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August 12th, 2020

Put a Cherry on Top! Introducing FC-NVMe v2

By Nishant Lodha, Director of Product Marketing – Emerging Technologies, Marvell

Once upon a time, data centers confronted a big problem – how to enable business-critical applications on servers to access distant storage with exceptional reliability. In response, the brightest storage minds invented Fibre Channel. Its ultra-reliability came from being implemented on a dedicated network and buffer-to-buffer credits. For a real-life parallel, think of a guaranteed parking spot at your destination, and knowing it’s there before you leave your driveway. That worked fairly well. But as technology evolved and storage changed from spinning media to flash memory with NVMe interfaces, the same bright minds developed FC-NVMe. This solution delivered a native NVMe storage transport without necessitating rip-and-replace by enabling existing 16GFC and 32GFC HBAs and switches to do FC-NVMe. Then came a better understanding of how cosmic rays affect high-speed networks, occasionally flipping a subset of bits, introducing errors.

Challenges in High-Speed Networks

But cosmic rays aren’t the only cause of bit errors. Soldering issues, vibrations due to heavy industrial equipment, as well as hardware and software bugs are all problematic, too. While engineers have responded with various protection mechanisms – ECC memories, shielding and FEC algorithms, among others – bit errors and lost frames still afflict all modern high-speed networks. In fact, the higher the speed of the network (e.g. 32GFC), the higher the probability of errors. Obviously, errors are never good; detecting them and re-transmitting lost frames slows down the network. But things get worse when the detection is left to the upper layers (SCSI or NVMe protocols) that must overcome their own quirks and sluggishness. Considering the low latency and high resiliency data center operators expect from FC-NVMe, these errors must be handled more efficiently, and much earlier in the process. In response, industry leaders like Marvell QLogic, along with other Fibre Channel leaders, came together to define FC-NVMe v2.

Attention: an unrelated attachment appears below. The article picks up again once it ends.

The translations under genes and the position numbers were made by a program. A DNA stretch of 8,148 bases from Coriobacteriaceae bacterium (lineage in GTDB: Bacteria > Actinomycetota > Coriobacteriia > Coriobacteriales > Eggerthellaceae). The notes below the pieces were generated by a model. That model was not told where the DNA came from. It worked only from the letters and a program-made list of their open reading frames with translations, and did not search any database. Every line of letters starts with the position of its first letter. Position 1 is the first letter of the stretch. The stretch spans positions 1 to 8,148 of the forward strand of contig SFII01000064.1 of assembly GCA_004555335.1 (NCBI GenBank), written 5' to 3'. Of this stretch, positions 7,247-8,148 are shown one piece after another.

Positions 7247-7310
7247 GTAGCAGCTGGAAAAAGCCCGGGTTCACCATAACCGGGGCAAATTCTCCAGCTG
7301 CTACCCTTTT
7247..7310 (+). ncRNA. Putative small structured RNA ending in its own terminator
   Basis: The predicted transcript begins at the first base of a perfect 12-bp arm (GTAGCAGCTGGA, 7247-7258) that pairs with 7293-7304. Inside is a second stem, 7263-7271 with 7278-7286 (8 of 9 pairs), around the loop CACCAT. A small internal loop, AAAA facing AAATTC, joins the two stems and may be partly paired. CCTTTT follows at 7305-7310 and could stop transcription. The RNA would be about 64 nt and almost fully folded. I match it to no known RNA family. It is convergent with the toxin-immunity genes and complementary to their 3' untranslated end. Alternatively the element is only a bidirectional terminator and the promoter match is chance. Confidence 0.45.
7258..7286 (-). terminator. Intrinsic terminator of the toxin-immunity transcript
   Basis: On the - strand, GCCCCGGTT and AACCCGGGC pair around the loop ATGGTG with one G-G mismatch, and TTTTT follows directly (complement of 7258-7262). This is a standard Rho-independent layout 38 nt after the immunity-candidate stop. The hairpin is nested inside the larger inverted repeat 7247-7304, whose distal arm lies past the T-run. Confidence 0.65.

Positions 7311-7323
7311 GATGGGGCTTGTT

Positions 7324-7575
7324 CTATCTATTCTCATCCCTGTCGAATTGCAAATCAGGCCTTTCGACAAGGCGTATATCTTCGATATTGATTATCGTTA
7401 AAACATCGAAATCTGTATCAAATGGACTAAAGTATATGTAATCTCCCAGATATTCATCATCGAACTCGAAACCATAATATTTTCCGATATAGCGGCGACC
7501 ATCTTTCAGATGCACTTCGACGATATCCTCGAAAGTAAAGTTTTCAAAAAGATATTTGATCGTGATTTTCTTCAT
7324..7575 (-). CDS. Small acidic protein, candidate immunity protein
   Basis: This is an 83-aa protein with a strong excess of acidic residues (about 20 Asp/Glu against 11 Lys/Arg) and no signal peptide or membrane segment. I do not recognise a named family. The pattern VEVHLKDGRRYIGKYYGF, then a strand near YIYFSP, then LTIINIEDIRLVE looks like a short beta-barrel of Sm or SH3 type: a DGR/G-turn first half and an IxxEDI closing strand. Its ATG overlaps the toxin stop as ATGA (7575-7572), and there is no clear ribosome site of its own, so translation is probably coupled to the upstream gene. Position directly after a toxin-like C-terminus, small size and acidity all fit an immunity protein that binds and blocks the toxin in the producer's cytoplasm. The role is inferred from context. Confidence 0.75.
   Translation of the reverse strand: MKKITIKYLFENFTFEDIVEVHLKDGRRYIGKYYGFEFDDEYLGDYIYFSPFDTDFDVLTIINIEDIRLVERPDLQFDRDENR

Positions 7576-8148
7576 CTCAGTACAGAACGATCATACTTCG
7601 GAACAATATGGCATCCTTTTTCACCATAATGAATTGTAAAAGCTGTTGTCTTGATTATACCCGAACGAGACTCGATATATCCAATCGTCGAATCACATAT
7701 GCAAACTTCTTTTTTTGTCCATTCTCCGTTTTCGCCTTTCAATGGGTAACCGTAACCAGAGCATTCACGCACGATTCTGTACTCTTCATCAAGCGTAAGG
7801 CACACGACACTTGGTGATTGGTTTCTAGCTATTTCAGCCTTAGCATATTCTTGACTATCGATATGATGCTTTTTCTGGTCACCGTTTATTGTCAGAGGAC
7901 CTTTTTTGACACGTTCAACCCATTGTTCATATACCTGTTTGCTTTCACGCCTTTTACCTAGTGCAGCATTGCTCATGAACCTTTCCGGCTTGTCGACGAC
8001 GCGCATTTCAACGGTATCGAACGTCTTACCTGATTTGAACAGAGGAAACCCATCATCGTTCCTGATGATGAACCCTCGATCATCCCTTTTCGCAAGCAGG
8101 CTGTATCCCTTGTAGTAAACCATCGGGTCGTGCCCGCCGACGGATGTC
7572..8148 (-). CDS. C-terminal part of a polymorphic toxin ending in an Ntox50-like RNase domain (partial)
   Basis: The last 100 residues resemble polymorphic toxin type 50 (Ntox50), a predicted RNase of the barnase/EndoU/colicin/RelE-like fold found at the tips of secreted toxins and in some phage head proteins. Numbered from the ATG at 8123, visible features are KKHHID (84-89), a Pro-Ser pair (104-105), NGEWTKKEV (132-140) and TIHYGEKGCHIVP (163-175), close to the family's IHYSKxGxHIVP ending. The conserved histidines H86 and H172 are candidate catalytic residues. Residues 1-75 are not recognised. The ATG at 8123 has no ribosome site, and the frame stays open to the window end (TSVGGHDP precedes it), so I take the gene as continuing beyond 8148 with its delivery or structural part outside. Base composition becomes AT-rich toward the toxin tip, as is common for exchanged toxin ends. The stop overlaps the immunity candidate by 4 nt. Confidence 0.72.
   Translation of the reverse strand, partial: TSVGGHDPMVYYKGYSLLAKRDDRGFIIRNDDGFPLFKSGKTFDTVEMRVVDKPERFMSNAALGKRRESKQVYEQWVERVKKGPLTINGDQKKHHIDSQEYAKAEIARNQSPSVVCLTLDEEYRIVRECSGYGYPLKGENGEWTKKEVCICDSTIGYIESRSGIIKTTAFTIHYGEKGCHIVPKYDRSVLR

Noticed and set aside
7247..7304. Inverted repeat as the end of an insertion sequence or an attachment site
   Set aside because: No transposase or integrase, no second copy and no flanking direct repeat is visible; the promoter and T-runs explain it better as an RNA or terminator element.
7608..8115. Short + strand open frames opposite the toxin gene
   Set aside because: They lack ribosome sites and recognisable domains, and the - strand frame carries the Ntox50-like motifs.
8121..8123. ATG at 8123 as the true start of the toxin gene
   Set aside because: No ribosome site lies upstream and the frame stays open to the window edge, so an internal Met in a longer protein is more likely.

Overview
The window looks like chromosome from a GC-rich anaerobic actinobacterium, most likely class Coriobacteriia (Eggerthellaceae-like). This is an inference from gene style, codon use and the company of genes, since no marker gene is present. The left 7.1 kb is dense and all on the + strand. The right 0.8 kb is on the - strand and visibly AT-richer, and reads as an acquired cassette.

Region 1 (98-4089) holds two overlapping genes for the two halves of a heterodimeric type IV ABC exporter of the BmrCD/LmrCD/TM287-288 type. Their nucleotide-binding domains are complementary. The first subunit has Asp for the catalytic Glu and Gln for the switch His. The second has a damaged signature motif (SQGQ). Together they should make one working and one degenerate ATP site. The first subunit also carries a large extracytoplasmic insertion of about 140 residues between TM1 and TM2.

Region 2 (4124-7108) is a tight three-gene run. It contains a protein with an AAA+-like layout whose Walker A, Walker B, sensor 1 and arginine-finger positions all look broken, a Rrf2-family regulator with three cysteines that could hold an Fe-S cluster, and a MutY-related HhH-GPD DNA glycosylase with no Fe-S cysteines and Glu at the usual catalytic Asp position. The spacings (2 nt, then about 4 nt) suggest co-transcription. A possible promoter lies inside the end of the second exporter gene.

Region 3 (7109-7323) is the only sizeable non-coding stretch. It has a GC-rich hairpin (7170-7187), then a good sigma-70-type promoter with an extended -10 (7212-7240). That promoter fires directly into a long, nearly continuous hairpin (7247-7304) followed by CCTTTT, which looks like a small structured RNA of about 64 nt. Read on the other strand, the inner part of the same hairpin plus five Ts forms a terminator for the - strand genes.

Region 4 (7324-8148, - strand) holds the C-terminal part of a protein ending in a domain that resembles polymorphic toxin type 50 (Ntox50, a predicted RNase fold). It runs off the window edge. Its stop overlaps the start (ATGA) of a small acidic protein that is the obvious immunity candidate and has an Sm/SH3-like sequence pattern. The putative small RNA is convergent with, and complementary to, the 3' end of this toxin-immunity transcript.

Introducing FC-NVMe v2

Intending to detect and recover from errors in a manner befitting a low-latency NVMe transport, FC-NVMe v2 (standardized by the T11 committee in August 2020) does not rely on the SCSI or NVMe layer error recovery. Rather, it automatically implements low-level error recovery mechanisms in the Fibre Channel’s link layer – solutions that work up to 30x faster than previous methods. These new and enhanced mechanisms include:

  • FLUSH: A new FC-NVMe link service that can quickly determine if a sent frame does not quickly reach its destination. It works this way: if two seconds pass without the QLogic FC HBA getting a response back regarding a transmitted frame, it sends a FLUSH to the same destination (like sending a second car to the same parking spot, to see if is occupied). If the FLUSH gets to the destination, we know that the original frame went missing en route, and the stack does not need to wait the typical 60 seconds to detect a missing frame (hence the 30x faster).
  • RED: Another new FC-NVMe link service, called Responder Error Detected (RED), essentially does the same lost frame detection but in the other direction. If a receiver knows it was supposed to get something but did not, it quickly sends out a RED rather than waiting on the slower, upper-layer protocols to detect the loss.
  • NVMe_SR: Once either FLUSH or RED detects a lost frame, NVMe_SR (NVMe Retransmit) kicks in, and enables the re-transmission of whatever got lost the first time.

Complicated? Not at all — these work in the background, automatically. FLUSH, RED, and NVMe_SR are the cherries on top of great underlying technology to deliver FC-NVMe v2!

Marvell QLogic FC HBAs with FC-NVMe v2

Marvel leads the T11 standards committee that defined the FC-NVMe v2 standard, and later this year will enable support for FC-NVMe v2 in QLogic 2690 Enhanced 16GFC and 2770 Enhanced 32GFC HBAs. Customers should expect a seamless transition from FC-NVMe v2 via a simple software upgrade, fulfilling our promise to avoid a disruptive rip-and-replace modernization of existing Fibre Channel infrastructure.

So, for your business-critical applications that rely on Fibre Channel infrastructure, go for Marvell QLogic FC-NVMe v2, and shake off the sluggish error recovery, and do more with Fibre Channel! Learn more at Marvell.com.

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